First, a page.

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The Ontario Human Rights Commission (OHRC) writes policies to help people understand what types of discrimination are. In addition, these policies outline how to prevent and respond to different forms of discrimination. According to the OHRC’s Policy on Ableism and Discrimination based on disability, discrimination includes harassment. Moreover, the Ontario Human Rights Code (the Code) forbids harassment in employment and housing. Organizations must maintain an environment that prevents incidents of harassment, and respond to any incidents that do occur.


Harassment means unwelcome comments or actions based on the protected grounds of the Ontario Human Rights Code (the Code). For example, people may harass others about their:

  • Age
  • Ancestry, colour, or race
  • Citizenship
  • Ethnic origin
  • Place of origin
  • Religion
  • Disability
  • Family status
  • Marital status
  • Gender identity, or gender expression
  • Receiving government assistance (for housing)
  • Record of offences (in employment)
  • Sex
  • Sexual orientation

For instance, employers, colleagues, landlords, and neighbours must not harass people on the basis of their disabilities. Some examples of harassment based on disability could include:

  • Imitating the way someone moves, speaks, or behaves
  • Slurs, jokes, or nicknames based on someone’s disability
  • Messages or pictures that show disability in a negative way, including:
    • Texts or emails
    • Blogs or social media
  • Excluding someone from social events that all non-disabled workers or neighbours are invited to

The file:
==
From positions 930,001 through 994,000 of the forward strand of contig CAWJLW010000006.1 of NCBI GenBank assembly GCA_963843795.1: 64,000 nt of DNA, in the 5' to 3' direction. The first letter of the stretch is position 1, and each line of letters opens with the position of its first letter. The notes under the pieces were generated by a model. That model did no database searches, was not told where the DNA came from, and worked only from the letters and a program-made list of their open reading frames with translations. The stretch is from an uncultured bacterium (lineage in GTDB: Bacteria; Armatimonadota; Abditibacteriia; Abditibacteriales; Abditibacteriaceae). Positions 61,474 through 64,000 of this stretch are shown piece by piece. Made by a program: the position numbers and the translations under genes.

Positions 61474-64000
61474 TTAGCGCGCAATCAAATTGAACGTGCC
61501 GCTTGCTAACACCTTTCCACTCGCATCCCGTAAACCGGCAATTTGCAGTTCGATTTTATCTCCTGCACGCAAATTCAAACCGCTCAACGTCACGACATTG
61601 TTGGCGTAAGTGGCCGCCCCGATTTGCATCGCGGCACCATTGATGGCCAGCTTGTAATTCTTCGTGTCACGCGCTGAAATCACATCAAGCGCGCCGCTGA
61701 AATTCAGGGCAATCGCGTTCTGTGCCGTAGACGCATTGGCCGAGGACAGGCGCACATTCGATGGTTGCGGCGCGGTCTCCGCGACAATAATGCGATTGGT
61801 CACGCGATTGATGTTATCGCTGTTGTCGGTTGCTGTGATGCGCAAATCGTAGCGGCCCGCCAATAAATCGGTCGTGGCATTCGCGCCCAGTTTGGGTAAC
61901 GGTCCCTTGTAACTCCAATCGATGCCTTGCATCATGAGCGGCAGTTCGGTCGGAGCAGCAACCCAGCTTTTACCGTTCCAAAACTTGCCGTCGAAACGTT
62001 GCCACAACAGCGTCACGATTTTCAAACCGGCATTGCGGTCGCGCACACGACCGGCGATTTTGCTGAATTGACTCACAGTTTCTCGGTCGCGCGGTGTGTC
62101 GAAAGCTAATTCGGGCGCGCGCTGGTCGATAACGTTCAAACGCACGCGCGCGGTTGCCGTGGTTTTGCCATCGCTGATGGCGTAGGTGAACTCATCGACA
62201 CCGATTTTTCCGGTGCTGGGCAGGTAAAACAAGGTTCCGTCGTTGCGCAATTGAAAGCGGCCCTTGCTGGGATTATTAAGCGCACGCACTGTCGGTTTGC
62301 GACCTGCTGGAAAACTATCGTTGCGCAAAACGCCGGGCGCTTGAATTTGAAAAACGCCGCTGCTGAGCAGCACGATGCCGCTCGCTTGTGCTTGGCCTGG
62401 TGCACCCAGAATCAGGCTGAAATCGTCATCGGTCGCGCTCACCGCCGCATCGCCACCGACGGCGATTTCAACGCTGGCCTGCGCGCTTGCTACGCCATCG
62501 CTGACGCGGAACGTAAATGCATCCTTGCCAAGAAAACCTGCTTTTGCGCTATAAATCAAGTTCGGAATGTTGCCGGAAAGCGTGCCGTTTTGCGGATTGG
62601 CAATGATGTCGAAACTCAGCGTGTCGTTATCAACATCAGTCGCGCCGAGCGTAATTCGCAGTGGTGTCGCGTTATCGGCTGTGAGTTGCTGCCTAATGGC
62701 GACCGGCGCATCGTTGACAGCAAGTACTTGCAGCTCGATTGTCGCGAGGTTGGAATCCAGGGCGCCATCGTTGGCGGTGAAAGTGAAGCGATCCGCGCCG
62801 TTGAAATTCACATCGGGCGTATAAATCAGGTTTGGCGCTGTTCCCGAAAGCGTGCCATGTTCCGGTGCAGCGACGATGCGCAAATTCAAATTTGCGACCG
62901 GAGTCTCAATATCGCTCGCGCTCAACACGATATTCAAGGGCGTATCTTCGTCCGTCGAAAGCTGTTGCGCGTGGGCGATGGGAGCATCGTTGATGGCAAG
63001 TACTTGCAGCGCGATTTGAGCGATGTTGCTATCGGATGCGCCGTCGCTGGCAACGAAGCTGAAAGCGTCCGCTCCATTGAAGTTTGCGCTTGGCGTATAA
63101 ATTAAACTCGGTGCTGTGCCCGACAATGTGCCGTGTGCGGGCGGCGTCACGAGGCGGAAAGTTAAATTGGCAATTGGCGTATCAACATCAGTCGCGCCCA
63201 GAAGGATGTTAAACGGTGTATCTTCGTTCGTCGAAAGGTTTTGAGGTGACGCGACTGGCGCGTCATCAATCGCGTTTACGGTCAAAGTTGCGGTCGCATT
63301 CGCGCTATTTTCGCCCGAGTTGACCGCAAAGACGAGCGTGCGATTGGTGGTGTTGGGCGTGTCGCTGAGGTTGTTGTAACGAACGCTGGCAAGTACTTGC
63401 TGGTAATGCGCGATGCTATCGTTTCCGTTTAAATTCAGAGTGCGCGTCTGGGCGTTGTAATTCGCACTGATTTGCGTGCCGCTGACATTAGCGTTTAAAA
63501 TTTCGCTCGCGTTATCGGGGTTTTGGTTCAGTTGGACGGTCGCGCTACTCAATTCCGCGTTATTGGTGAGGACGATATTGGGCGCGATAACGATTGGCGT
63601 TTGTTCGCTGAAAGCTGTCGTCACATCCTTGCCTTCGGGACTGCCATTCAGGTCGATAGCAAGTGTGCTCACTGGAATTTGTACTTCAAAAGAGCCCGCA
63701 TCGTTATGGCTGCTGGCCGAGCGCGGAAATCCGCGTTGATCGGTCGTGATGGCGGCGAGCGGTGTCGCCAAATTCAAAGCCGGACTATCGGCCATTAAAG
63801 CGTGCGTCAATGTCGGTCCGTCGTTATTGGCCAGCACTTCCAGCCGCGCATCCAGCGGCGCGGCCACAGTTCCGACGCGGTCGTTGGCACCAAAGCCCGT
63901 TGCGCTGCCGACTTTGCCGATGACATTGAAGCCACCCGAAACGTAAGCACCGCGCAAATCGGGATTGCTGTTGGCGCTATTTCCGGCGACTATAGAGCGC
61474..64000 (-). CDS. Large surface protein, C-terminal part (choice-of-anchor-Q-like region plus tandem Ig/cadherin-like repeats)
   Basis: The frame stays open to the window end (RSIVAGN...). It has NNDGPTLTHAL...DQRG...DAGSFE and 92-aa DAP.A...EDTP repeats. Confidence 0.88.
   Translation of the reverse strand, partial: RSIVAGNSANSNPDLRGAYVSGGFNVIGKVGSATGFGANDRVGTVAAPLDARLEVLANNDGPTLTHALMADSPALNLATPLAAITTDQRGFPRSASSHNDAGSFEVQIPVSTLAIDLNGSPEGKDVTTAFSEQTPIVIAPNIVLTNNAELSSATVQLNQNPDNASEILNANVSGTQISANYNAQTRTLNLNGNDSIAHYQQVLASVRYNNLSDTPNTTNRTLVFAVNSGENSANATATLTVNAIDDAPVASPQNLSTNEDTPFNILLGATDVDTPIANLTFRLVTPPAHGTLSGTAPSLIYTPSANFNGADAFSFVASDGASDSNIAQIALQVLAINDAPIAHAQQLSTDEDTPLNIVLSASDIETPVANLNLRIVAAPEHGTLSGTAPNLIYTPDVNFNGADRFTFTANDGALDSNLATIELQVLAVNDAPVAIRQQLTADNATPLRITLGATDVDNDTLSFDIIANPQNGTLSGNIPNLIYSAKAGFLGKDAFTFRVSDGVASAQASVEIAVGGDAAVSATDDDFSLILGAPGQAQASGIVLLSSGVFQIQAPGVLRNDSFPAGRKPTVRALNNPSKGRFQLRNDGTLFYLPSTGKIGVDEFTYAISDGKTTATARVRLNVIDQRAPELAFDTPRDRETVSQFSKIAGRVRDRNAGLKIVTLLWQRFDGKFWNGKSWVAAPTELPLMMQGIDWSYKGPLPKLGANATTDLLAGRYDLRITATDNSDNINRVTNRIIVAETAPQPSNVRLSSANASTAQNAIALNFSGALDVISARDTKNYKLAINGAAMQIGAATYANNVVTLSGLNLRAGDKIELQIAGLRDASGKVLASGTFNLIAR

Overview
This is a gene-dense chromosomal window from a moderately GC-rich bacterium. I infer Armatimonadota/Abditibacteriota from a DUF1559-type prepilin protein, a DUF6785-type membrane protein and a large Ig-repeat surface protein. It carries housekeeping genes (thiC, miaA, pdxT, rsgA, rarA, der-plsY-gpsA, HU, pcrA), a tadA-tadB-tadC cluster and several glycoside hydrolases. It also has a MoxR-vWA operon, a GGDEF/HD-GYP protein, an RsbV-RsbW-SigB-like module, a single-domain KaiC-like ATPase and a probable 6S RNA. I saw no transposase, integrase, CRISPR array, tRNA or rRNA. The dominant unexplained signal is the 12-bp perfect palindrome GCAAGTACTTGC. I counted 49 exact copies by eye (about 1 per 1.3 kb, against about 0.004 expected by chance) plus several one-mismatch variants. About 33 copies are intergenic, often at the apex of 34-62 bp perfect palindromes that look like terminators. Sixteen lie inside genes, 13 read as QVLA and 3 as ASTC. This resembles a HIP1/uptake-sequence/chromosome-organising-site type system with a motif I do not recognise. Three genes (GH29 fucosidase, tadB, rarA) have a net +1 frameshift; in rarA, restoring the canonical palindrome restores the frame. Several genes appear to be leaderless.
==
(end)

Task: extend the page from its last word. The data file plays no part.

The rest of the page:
• Isolating someone, such as by communicating in ways that are not accessible
  • Purposely creating barriers, such as putting physical obstacles in someone’s path
  • Saying negative things about someone’s disability
  • Suggesting that someone should not receive accommodations, or refusing to provide them
  • Disclosing someone’s disability without their permission

Unwelcome Comments and Actions

The OHRC states that harassing comments or conduct “is known, or ought reasonably to be known, to be unwelcome”. In other words, sometimes people will know that the things they are saying or doing are unwelcome. However, at other times, they may not know that people object to their comments or actions. Nonetheless, those comments or actions are still harassment, even when people making them do not realize they are offensive. The OHRC expects people to be aware that certain comments or actions are never welcome. Even if a person does not know that a comment or action is unwelcome, they should know. Therefore, organizations must help workers recognize the kinds of comments or actions that people may not welcome.

Similarly, some people may say or show that they object to certain comments or actions. For instance, someone might say that they find a comment hurtful, or that an action is discriminatory. Alternatively, someone could show that they object by walking away. However, there are times when people do not feel safe objecting. For example, someone might not object if they are:

  • Hurt
  • Angry, but do not want to escalate the situation
  • Afraid that objecting will encourage the harasser to continue
  • Concerned that others condone the harassment and will not help confront the harasser

Consequently, even if no one clearly objects to an actor statement, that act or statement could still be harassment. Therefore, organizations must create environments that encourage people to treat each other’s personal backgrounds and abilities with respect.